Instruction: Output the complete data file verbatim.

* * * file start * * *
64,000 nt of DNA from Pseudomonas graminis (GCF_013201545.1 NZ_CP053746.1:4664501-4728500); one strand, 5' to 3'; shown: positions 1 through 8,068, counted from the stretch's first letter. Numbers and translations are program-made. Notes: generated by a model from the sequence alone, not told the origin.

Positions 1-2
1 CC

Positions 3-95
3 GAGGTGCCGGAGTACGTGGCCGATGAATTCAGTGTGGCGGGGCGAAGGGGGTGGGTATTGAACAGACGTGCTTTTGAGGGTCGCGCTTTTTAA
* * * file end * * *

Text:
64,000 nt of DNA from Pseudomonas graminis (GCF_013201545.1 NZ_CP053746.1:4664501-4728500); one strand, 5' to 3'; shown: positions 1 through 8,068, counted from the stretch's first letter. Numbers and translations are program-made. Notes: generated by a model from the sequence alone, not told the origin.

Positions 1-2
1 CC

Positions 3-95
3 GAGGTGCCGGAGTACGTGGCCGATGAATTCAGTGTGGCGGGGCGAAGGGGGTGGGTATTGAACAGACGTGCTTTTGAGGGTCGCGCTTTTTAA